Morgan Stanley unveils family office unit, seeking to serve the richest of the rich

Jed Finn, COO of Morgan Stanley Wealth Management and Head of Enterprise and Institutional Solutions

Source: Morgan Stanley

After making inroads in managing money for the simple rich, Morgan Stanley is turning its attention to the richest of the rich — family offices with tens of billions of dollars in assets, CNBC has learned.

The bank has spent the past four years developing a suite of products aimed at family offices, the increasingly powerful investment entities created by the world’s wealthiest individuals and families, according to the chief operating officer of wealth management, Jed Finn.

The move is the latest sign of the family office’s arrival as a key player blurring old Wall Street distinctions. The number of businesses has exploded over the past decade and, in their global quest for yield, family offices have evolved into all-purpose vehicles capable of making bets like hedge funds, investing in start-ups ups like venture capitalists and even buying businesses. .

But their size and complexity meant family offices were mostly ignored until recently, being too big for traditional banking wealth management channels and too small for institutional coverage, Finn said in an interview. .

“They fell through the cracks of what was there before,” he said. “This is a $5.5 trillion+ segment where no one has a meaningful share because there is no single offering that can truly meet the different needs of different families.”

The push comes as Morgan Stanley, led by CEO James Gorman since 2010, aims to reach $10 trillion in client assets, more than 50% above the current level. Gorman helped build Morgan Stanley into a wealth management giant, in part through acquisitions that helped the bank target a wide range of clients. The strategy has been applauded by investors, who prefer more stable sources of income to relatively volatile operations and investment banking.

‘Game Changer’

The bank’s success in growing assets under management has led managers to seek other opportunities. In 2018, Finn started asking family office clients what their greatest needs were. Managers still rely on Excel spreadsheets to track holdings, manually updating numbers from slew of data sources that are quickly becoming outdated, he said.

“What they really needed was that source of truth,” Finn said. “How do you build a general ledger for a family where they can understand at all times what their total exposure is and allow different people, different rights to see it? That was the challenge.”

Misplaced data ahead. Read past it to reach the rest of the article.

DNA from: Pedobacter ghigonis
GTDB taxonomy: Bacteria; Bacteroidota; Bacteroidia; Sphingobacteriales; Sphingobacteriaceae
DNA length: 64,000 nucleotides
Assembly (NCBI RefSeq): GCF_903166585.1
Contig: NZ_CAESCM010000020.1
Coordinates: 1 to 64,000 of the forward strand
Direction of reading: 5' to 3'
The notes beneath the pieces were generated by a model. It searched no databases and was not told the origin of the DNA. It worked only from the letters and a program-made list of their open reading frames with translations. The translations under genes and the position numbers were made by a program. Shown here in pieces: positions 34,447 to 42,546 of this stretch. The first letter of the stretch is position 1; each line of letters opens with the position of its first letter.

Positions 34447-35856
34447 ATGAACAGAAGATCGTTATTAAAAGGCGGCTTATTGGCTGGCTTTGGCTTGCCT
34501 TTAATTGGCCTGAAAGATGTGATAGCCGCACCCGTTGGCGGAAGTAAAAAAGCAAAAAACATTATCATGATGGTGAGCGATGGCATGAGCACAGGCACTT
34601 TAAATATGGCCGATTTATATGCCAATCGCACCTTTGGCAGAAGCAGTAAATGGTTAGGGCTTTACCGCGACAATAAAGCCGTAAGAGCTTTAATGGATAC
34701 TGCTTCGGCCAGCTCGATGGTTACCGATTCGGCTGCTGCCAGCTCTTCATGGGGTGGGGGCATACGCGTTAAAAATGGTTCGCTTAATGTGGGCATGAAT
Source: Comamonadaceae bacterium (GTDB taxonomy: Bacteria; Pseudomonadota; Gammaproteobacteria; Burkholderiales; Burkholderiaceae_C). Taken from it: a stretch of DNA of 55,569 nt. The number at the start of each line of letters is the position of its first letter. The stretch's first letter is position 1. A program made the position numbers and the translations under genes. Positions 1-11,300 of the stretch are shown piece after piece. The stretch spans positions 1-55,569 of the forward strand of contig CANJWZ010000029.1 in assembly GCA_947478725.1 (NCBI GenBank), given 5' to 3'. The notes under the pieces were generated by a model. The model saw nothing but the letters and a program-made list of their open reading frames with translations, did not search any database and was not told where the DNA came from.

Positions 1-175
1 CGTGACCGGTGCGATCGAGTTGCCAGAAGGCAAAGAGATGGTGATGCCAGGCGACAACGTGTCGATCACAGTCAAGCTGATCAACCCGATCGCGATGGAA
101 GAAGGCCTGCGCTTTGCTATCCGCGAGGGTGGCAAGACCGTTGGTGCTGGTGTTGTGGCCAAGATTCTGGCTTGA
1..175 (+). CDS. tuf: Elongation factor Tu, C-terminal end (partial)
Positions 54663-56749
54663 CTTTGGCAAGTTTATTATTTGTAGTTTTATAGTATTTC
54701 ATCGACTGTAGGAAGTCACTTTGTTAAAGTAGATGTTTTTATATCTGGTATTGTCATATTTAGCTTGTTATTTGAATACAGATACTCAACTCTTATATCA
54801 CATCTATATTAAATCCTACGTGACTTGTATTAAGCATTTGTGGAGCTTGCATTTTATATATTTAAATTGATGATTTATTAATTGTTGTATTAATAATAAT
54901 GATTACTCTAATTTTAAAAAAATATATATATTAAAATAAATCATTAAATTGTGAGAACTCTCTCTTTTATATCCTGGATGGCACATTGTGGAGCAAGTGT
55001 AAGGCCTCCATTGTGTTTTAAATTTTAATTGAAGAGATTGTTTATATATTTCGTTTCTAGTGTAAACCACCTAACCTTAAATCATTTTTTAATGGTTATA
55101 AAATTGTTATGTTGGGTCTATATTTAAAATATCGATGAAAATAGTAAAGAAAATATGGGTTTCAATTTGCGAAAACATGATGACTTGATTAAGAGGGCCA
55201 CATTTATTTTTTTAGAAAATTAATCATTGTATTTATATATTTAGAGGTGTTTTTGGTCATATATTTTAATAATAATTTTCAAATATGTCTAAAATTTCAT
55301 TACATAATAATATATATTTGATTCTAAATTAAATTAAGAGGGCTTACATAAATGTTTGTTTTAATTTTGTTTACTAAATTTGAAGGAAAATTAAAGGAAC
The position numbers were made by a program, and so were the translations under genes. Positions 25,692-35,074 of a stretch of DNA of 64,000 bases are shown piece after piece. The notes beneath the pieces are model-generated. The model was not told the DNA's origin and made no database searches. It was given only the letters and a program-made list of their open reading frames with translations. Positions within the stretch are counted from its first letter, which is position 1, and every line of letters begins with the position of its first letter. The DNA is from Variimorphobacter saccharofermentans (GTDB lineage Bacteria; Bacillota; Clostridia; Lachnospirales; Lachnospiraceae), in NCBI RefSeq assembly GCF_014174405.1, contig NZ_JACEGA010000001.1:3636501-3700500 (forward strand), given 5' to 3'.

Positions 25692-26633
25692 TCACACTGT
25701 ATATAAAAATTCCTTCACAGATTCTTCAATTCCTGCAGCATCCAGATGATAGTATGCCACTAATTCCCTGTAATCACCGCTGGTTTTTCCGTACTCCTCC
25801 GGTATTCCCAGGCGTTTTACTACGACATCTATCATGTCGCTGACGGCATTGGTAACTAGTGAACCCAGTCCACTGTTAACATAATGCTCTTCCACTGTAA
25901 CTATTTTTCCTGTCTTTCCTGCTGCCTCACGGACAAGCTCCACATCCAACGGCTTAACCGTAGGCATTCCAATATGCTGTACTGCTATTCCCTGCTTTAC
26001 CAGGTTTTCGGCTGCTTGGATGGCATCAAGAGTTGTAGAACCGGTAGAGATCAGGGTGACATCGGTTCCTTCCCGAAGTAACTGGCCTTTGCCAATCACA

So the bank took its fund services platform for hedge funds, which maintains and tracks securities across all asset classes and geographies, and adapted it for the family office, creating a clear interface showing assets and performance.

The Morgan Stanley Family Office unit began onboarding businesses to the new platform last year and has added more than $25 billion in assets to date, the bank said. In a strong year for stocks, Morgan Stanley added a record $438 billion in net new assets in 2021.

“It was a game-changer for these families because now they can see where all their assets are in real time and make decisions accordingly, which was their biggest challenge,” he said.

New money vs old

In January, when asked about its $10 trillion goal, Gorman cited the fledgling family office business as one of the reasons the bank grew assets faster than in previous years. “The reality is that rich people get richer faster than less wealthy people,” Gorman said.

As the fortunes of the ultra-rich have grown, those with at least $250 million to invest have turned to the family office model, which gives them direct control of their finances in a lightly regulated vehicle.

Since offices do not have to register with the Securities and Exchange Commission as advisers, estimates vary depending on their number and assets under management. There are at least 10,000 family offices around the world, most of which were created in the last 15 years, according to accounting firm EY.

Morgan Stanley has had more success engaging the new rich on its platform than the old-fashioned families that are already managed. There has been an unprecedented wave of wealth generation over the past decade as start-up founders raise funds in private rounds, sell their businesses or take them public.

“If you look at every IPO in the last 12 to 24 months, you’ll see a manager who now has more money than he ever had, and generally there’s no team in place to handle it,” Finn said. “When it comes to the sixth generation [of wealth]the thing is already handled.”

Andy Saperstein, co-chairman of Morgan Stanley

Source: Morgan Stanley

The bank continues to add features to its family office dashboard, including the ability to hold shares of private companies. Morgan Stanley is also working on a matchmaking platform where start-ups can raise money directly from the bank, tapping into capital from family offices and other high-net-worth clients.

“It’s become a huge source of demand from these families. They want to be shown more and different types of uncorrelated investments,” Finn said.

Although rival US and European banks, including JPMorgan Chase and UBS, have struggled to serve family offices in recent years, Morgan Stanley believes it has a significant head start in creating a fintech-based solution for the family office. group, according to co-chair Andy. Saperstein.

“It would be very difficult for most competitors to try to create something like this,” Saperstein said. “We efficiently provide families with institutional quality services.”

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